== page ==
Hatoyama must explain political funds scandal
Prime Minister Yukio Hatoyama continues to be evasive in facing up to the politics-and-money scandal he is entangled in, refusing to explain for what purpose he used such a massive amount of money. In his own defense, the prime minister said the case was still under investigation, and later, that it was before the court.
Hatoyama should waste no time in fulfilling his duty and make a full explanation.
On Thursday, the Tokyo District Court handed down a ruling in a case involving allegedly falsified income and expenditure reports on political funds submitted by Yuai Seikei Konwa-kai, the prime minister's funds management organization. Keiji Katsuba, Hatoyama's former first state-paid secretary, was sentenced to a two-year prison term, suspended for three years, for violating the Political Funds Control Law.
The court concluded that Yuai Seikei Konwa-kai's political funding reports falsely declared contributions totaling 400 million yen from individuals through such means as using the names of people who never made such donations, including the deceased.
What was the money for?
Katsuba bears serious responsibility for a crime committed to conceal a massive amount of money from public scrutiny by lying about where it came from. The prime minister's responsibility is no less grave in that he failed to realize a crime was being committed.
The conclusion of Katsuba's trial does not mean the case is closed with respect to Hatoyama's own responsibility.
Hatoyama received a total of 1.25 billion yen from his mother. However, he continues to say, "I knew nothing [about my mother's financial assistance]." At the end of last year, the prime minister paid about 600 million yen in gift tax, apparently trying to put the scandal behind him.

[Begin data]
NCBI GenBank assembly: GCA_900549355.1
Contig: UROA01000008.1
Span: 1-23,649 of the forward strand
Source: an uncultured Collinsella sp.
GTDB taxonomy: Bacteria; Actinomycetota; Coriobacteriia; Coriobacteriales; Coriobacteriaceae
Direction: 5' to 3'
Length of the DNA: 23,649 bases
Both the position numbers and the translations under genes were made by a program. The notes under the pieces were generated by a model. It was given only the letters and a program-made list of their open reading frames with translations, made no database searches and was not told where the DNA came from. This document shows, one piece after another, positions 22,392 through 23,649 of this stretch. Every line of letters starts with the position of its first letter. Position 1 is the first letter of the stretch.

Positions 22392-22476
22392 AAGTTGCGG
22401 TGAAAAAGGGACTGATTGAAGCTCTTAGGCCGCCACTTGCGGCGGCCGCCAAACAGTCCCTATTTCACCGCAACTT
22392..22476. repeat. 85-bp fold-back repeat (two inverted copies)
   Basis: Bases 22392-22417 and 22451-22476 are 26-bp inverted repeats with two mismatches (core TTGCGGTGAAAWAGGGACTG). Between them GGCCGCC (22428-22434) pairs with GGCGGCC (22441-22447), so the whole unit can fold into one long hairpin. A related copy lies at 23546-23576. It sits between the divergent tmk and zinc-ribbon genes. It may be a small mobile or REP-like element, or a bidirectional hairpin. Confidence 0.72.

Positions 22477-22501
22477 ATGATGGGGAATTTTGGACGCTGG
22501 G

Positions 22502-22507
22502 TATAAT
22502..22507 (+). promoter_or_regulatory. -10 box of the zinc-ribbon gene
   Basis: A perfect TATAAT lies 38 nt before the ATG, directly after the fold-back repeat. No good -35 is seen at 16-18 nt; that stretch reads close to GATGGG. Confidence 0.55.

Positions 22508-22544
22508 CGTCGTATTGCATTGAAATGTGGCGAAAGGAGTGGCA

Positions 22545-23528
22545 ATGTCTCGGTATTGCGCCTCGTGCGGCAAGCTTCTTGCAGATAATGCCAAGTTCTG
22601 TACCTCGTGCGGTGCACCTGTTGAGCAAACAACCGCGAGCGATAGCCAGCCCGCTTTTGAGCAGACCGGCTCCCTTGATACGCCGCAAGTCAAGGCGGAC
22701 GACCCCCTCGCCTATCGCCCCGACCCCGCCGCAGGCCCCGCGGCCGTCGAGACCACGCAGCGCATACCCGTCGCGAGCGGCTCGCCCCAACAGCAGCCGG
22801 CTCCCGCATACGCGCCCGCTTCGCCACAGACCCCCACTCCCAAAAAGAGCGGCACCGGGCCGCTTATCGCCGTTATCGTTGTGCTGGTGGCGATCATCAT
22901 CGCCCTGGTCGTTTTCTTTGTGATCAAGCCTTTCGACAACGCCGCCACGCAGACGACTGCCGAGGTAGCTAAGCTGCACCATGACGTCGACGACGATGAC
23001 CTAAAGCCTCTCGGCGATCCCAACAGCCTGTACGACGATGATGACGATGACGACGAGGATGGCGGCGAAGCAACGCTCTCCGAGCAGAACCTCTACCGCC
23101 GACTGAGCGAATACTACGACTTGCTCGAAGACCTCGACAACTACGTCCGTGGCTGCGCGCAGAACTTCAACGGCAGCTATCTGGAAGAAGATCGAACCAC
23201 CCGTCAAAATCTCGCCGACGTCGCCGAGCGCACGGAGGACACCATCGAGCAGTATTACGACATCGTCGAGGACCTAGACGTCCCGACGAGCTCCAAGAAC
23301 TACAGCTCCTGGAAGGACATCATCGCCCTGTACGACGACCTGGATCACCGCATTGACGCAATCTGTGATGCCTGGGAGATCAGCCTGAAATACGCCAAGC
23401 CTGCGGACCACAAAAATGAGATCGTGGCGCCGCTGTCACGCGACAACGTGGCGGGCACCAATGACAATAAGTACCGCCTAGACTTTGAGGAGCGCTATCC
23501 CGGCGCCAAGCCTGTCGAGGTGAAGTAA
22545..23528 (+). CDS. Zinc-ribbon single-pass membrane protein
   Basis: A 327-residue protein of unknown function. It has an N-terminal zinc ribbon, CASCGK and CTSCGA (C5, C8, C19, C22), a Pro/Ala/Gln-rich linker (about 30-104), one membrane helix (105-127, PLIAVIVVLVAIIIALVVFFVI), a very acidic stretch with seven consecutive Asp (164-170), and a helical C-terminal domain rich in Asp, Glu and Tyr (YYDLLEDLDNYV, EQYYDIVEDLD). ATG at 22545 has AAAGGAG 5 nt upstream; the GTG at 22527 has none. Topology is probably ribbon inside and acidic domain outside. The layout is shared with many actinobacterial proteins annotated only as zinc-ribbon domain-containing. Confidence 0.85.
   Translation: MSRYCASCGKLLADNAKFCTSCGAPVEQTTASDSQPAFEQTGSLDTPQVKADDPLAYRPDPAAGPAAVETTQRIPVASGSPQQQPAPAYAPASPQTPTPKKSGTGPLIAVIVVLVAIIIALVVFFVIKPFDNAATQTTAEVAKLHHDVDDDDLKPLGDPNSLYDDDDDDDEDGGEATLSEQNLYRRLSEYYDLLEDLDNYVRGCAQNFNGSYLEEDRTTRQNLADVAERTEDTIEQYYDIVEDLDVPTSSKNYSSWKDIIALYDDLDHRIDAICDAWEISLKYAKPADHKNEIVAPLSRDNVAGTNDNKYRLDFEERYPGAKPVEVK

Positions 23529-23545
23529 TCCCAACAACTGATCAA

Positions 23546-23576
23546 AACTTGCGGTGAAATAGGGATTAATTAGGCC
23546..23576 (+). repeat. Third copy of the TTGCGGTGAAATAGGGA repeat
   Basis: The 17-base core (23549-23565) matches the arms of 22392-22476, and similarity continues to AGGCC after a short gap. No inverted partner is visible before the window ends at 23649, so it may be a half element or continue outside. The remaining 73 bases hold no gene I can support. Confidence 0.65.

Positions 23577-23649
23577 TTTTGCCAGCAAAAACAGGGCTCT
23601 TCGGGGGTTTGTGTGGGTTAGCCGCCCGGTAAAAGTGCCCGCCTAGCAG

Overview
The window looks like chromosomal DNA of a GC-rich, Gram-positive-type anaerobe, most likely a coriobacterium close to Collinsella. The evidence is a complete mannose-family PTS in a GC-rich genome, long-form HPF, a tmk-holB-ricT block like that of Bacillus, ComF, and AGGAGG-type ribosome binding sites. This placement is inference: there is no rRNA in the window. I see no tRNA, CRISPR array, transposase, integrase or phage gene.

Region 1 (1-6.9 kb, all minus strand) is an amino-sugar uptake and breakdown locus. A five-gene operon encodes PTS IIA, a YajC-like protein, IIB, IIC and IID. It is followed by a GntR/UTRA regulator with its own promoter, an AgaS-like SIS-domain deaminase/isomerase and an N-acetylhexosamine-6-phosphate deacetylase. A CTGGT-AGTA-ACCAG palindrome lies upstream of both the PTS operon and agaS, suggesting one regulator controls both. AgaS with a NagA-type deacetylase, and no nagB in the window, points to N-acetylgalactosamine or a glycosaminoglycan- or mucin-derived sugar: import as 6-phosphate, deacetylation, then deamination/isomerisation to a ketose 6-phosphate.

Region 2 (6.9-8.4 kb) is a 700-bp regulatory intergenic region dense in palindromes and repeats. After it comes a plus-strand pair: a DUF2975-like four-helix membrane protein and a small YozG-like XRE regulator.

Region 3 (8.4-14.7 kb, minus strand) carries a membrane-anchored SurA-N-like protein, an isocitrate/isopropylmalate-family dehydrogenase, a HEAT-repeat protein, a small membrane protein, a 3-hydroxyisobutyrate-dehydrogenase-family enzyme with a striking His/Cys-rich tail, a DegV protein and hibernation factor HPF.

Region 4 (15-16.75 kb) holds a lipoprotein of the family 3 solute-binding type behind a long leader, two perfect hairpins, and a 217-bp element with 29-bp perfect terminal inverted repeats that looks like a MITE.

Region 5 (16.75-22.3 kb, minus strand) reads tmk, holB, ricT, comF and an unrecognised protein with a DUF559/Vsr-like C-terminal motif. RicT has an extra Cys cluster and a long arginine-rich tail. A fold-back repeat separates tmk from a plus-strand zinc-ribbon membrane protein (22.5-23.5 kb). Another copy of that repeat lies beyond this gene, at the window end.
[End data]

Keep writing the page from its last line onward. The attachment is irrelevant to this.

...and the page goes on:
Hatoyama's response aroused speculation that he would not have paid the gift tax had it not been for the scandal, even prompting some people to say, "It's ridiculous to pay taxes." Such a comment is not surprising.
Nothing is known about the purpose for which more than 700 million yen from the money in question has been used. The prime minister repeatedly said: "I left everything [related to his political funding] to my secretary. I know nothing about it."
However, this did little to lessen the anger of the public and the opposition camp. In December, Hatoyama said, "I'll explain every fact to the public after prosecutors have finished uncovering the truth behind the case."
In March, Hatoyama also mentioned the specific measures he would take to explain the pertinent facts to the public: "I'll ask [prosecutors] to return the documents [submitted to them] after the trial is concluded, and show them to the public."
Prime minister backtracks
During a one-on-one debate with opposition leaders on Wednesday, however, Hatoyama reneged on this promise, saying, "There is no need to disclose such documents." Many people may have been angered--rather than just surprised--by the prime minister's apparent change of heart.
Did Hatoyama lie when he promised to release the documents? The prime minister should immediately start an investigation into the money received from his mother and take every possible means to disclose what the huge amount of funds were used for.
The prime minister's obtuse attitude has greatly undermined the public's image of the Democratic Party of Japan.
This has been exacerbated by DPJ Secretary General Ichiro Ozawa's failure to provide the facts behind the alleged accounting irregularities involving his political funding body's purchase of land worth 400 million yen. Chiyomi Kobayashi, a House of Representatives member of the ruling party, has also evaded questions raised about the scandal involving funds allegedly received illegally by her election office from the Hokkaido Teachers' Union during her campaign for last year's lower house election.
Inquest-of-prosecution committees will soon pass judgment on the propriety of earlier decisions by prosecutors not to indict Hatoyama and Ozawa over their respective money scandals. If the panels rule against both decisions, it means prosecutors must conduct fresh investigations into these cases. If that happens, the public will become even harsher in its criticism of the DPJ lawmakers.
(From The Yomiuri Shimbun,April 23, 2010)